yesterday was charged with sev-
eral counts of fraud.

John Kemp was charged with
forging a Commonwealth Bank
cheque in the amount of $7,713
on Tuesday May 23.

He was also charged with
uttering the fake cheque, pur-
porting it to be genuine.

Another charge alleged that -

Kemp obtained cash in the
amount of $7,713 from Com-
monwealth Bank on Wulff
Road by means of fraud.

A second group of charges
alleged that on Friday, May 26
Kemp forged a Commonwealth
Bank cheque in the amount of
$12,338. :

Kemp was further charge
with uttering the fake cheque
and obtaining cash from Com-
monwealth Bank on Wulff
Road.

He was arraigned before

Magistrate Susan Sylvester at

Court 11, Nassau Street.
Kemp pleaded not guilty to
all of the charges and was grant-
ed $7,000 bail.
The case was adjourned to
October 5.

Caribbean
official calls
for plan to
aid Haiti

@ ST KITTS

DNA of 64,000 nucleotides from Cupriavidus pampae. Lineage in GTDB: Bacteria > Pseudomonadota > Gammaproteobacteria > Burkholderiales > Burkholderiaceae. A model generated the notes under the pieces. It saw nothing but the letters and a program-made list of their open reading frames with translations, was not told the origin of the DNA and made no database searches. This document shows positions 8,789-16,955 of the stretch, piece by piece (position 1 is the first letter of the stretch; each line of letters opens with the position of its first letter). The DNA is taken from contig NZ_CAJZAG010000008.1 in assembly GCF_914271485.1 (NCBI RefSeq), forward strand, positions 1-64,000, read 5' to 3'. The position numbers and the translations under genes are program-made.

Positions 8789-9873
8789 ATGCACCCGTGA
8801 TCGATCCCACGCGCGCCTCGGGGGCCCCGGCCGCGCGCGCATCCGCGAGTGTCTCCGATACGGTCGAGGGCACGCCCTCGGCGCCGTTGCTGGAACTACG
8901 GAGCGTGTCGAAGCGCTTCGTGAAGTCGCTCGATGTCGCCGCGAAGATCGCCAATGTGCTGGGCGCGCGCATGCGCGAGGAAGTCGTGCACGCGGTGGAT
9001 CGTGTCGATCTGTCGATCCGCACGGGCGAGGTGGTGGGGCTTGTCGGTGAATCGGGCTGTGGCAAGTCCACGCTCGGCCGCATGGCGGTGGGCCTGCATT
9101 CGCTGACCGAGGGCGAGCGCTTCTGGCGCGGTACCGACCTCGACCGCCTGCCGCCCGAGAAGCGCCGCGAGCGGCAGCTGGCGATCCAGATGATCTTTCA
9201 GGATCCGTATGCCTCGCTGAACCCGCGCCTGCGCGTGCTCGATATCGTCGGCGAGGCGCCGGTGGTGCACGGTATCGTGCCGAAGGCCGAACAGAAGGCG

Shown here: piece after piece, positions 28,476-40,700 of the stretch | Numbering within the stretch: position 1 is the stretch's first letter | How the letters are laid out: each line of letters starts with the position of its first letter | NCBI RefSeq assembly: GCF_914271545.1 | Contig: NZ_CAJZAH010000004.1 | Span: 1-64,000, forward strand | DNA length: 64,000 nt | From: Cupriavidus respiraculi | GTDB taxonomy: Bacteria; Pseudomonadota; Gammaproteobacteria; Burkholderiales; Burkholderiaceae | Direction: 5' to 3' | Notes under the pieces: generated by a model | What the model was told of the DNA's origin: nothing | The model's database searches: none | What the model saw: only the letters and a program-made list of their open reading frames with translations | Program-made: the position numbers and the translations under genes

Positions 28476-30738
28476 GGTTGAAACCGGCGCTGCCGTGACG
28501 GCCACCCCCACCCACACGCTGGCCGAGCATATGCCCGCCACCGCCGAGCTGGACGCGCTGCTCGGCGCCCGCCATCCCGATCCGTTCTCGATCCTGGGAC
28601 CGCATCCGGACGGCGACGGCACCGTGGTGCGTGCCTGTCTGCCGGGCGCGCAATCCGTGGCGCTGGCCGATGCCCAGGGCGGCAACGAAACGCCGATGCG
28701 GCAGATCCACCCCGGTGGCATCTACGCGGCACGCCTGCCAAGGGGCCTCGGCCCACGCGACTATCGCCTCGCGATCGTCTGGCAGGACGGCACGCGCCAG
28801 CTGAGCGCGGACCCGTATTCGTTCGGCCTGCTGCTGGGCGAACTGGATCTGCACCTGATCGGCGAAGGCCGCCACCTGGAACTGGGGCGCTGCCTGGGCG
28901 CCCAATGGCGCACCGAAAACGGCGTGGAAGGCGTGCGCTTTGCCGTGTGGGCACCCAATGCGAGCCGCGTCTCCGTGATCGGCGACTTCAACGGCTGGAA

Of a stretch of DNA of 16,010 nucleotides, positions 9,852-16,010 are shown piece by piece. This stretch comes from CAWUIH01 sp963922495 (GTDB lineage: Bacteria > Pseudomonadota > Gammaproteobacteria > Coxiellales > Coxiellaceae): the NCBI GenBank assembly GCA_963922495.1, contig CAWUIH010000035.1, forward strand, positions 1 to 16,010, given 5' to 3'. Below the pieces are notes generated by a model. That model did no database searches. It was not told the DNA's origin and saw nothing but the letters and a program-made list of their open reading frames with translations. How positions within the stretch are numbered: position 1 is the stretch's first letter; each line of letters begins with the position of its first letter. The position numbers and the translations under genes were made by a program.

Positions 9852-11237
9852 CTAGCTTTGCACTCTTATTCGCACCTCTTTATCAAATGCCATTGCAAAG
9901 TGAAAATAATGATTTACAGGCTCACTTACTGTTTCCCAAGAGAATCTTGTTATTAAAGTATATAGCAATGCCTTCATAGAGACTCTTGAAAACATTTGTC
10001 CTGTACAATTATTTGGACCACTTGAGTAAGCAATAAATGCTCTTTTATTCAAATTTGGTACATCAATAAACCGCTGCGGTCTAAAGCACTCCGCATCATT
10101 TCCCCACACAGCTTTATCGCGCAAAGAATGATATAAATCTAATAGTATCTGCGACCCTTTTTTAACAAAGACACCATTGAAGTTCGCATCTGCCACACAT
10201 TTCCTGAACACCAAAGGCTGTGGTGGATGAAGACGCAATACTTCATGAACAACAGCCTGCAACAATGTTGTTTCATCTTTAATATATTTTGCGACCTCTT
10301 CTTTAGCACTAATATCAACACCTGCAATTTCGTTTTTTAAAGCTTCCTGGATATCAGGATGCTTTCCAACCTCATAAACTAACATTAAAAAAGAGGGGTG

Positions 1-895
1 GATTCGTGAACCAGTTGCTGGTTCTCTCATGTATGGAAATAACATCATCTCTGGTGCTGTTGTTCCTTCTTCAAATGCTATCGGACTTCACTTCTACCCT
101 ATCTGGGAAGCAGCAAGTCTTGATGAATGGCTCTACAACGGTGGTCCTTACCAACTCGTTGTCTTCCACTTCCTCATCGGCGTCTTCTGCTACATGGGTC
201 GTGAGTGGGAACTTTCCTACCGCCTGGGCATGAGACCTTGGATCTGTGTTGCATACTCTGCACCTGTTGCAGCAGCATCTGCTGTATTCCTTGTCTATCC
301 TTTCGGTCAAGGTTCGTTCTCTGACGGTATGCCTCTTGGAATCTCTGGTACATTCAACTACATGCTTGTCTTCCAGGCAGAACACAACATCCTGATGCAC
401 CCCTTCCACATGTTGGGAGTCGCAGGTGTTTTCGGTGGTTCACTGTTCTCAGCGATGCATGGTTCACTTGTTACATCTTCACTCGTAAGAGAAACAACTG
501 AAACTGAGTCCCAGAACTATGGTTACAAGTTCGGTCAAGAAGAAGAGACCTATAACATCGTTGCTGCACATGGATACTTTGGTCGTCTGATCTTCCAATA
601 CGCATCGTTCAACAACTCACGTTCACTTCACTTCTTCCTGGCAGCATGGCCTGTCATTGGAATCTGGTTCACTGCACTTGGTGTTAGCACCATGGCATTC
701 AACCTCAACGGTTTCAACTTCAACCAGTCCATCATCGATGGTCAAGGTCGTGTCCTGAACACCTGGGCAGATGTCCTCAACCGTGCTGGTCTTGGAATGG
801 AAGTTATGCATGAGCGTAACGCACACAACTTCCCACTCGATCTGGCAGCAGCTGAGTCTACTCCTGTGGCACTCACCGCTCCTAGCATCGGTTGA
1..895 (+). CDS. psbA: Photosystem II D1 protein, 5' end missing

Basseterre

A TOP Caribbean Commu-
nity official called on the
group’s member nations to
quickly devise a plan to help
stabilize Haiti, two days after
the impoverished nation

rejoined the regional group,

according to Associated Press..

Albert Ramdin, assistant sec-
retary-general of the Organiza-
tion of Eastern Caribbean
States, said on Wednesday that
cooperation on resources such
as police will be critical to ease
social problems in Haiti, which
has seen an surge in kidnap-
pings and gang violence in
recent weeks.

“We are living in very chal-
lenging times for Caribbean
economies, but every country
could train some police ... with-
in their own police forces to
strengthen the Haitian national
police,” Ramdin said.

Ramdin called on the 15-
member community, known as
Caricom, to dispatch trade spe-
cialists and medical personnel
to the French-speaking
Caribbean nation, which shares
the island of Hispaniola with
the Dominican Republic. He
also asked newly inaugurated